], which is in excess of the fasting concentrations reported for obese, insulin-resistant individuals (~400 µmol/L) [21
], and individuals with poorly managed type 2 diabetes mellitus (T2DM) (~800 µmol/L) [22
Results from short-term (4–14 days), high-fat overfeeding interventions report impaired glycemic control [23
] and decreased hepatic [26
] and whole-body insulin sensitivity [27
] despite unchanged or reduced plasma NEFA concentrations. Although these studies demonstrate that impairments in glycemic control occur after several days or weeks of consistent overconsumption, this model may not reflect the dietary practices of those who binge eat and consume a severe energy excess within a matter of hours. Although it remains unclear if episodes of binge eating have a negative impact on glucose metabolism, there is some evidence, albeit limited, to suggest that diet-induced impairments may occur very rapidly. Nowotny et al. [29
] reported that oral administration of a single dose of soybean oil (100 mL), which is enriched with polyunsaturated fat (61% polyunsaturated, 23% monounsaturated, and 16% saturated), reduced whole-body insulin sensitivity (assessed by hyperinsulinemic-euglycemic clamp) to a comparable extent and within a similar time-frame (6 h post ingestion/infusion) as an energy and composition-matched iv lipid-heparin infusion. This occurred independent of plasma NEFA levels, which were elevated during the iv fat infusion but were unchanged following oral fat ingestion [29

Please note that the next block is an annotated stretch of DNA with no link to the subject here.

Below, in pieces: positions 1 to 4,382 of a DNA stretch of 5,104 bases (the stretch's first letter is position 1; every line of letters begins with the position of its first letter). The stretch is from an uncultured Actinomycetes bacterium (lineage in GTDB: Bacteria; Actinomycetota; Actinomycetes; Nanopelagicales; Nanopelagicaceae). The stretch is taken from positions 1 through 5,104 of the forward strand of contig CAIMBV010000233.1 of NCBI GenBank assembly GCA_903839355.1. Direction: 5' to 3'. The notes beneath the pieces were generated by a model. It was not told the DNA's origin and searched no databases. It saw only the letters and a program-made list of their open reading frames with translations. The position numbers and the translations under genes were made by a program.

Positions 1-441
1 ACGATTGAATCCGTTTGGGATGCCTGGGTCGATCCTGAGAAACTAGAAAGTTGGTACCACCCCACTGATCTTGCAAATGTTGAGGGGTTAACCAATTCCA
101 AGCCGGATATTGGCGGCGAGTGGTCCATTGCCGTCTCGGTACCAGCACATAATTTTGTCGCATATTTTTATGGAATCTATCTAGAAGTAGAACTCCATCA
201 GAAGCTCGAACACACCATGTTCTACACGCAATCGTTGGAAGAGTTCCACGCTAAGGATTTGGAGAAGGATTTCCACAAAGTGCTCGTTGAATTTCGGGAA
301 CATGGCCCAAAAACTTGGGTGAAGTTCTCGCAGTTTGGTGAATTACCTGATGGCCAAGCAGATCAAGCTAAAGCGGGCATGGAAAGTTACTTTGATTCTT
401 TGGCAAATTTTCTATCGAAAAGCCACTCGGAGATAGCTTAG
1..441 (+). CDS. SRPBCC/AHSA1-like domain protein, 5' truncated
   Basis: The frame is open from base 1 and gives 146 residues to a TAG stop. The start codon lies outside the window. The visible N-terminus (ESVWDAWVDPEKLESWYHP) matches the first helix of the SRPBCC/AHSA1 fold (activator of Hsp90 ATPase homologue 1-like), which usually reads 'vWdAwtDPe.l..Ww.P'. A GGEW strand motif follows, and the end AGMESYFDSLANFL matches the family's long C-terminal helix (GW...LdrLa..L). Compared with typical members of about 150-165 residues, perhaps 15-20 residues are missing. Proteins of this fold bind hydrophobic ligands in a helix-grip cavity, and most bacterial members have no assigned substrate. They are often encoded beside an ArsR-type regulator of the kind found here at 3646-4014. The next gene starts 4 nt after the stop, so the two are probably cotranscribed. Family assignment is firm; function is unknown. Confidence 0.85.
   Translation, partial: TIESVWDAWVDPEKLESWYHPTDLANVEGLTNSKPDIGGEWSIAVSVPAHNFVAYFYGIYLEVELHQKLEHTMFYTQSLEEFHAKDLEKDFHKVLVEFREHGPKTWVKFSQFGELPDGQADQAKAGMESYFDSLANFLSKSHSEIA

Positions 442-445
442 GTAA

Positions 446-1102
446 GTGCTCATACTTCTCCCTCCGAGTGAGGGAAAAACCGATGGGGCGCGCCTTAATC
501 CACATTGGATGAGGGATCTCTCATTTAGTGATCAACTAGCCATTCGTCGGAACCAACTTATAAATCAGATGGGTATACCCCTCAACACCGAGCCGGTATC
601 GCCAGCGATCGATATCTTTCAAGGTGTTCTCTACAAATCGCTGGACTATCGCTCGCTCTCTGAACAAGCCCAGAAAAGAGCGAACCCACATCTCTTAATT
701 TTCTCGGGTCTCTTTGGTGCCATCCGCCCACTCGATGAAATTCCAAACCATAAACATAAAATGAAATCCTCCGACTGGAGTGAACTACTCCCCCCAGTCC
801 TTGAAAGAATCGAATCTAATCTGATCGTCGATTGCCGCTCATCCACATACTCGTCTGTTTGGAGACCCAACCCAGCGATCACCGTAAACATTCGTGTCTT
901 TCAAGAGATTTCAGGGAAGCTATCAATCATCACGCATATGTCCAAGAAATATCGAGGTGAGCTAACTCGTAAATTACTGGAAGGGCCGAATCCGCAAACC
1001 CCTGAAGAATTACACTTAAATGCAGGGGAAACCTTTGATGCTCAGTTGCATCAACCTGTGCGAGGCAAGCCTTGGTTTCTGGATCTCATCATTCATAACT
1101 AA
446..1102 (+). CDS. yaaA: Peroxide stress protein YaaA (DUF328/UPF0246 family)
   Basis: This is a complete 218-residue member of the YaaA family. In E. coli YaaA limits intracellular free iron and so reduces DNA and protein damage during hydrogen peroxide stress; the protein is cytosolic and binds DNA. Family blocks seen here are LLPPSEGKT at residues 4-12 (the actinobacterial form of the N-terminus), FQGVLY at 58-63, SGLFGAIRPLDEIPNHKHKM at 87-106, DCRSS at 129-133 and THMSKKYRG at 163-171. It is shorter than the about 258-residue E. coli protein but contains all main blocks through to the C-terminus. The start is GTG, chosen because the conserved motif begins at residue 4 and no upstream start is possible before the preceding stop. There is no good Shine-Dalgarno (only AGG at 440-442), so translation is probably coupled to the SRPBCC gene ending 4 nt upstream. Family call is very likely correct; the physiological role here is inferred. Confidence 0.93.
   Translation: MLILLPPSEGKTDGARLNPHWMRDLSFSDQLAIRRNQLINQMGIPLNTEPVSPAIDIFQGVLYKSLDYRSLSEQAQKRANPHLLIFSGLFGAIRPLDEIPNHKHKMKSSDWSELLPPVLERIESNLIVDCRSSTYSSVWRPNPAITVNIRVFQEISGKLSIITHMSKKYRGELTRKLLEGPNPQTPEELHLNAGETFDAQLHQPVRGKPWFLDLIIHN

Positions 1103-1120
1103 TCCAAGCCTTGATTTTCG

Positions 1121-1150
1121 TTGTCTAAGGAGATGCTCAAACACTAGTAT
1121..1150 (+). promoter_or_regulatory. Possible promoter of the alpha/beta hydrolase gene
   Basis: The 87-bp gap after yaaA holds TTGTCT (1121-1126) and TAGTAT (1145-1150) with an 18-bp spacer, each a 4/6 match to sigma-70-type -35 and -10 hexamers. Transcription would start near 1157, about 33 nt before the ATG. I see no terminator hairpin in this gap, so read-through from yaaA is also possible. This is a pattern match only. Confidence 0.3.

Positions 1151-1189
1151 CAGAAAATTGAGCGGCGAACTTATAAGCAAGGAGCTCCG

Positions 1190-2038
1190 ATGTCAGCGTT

]. Insulin sensitivity was assessed 6–8 h after fat ingestion/infusion [29
], and it is possible that the observed reduction in insulin sensitivity was a transient response related to the ongoing metabolism of fat; it would be of interest to determine if changes persist into the post-absorptive state and occur after the consumption of a diet more reflective of Western style eating patterns (i.e., SFA rather than polyunsaturated fatty acid (PUFA)-enriched). Therefore, in order to replicate excessive binge eating behavior, we undertook a pilot study in which whole-body insulin sensitivity was assessed in young, healthy, non-obese individuals after a single day of high-energy, high-fat, SFA-rich food intake.
2. Materials and Methods
Fifteen healthy individuals were recruited for this study. All subjects were physically active (exercising at least three times per week for more than 30 min at a time), non-smokers, free from cardiovascular and metabolic disease, not taking any medication, and weight stable for at least six months. The study was conducted according to the Declaration of Helsinki and was approved by the Loughborough University Ethical subcommittee for human participants (ethical approval number R13-P171). All subjects gave written informed consent.
Prior to the start of the study, subjects attended the laboratory for an initial assessment of baseline anthropometric characteristics (height, weight, and body mass index (BMI)) which were used to estimate resting energy expenditure (REE) using the calculations described by Mifflin et al. [30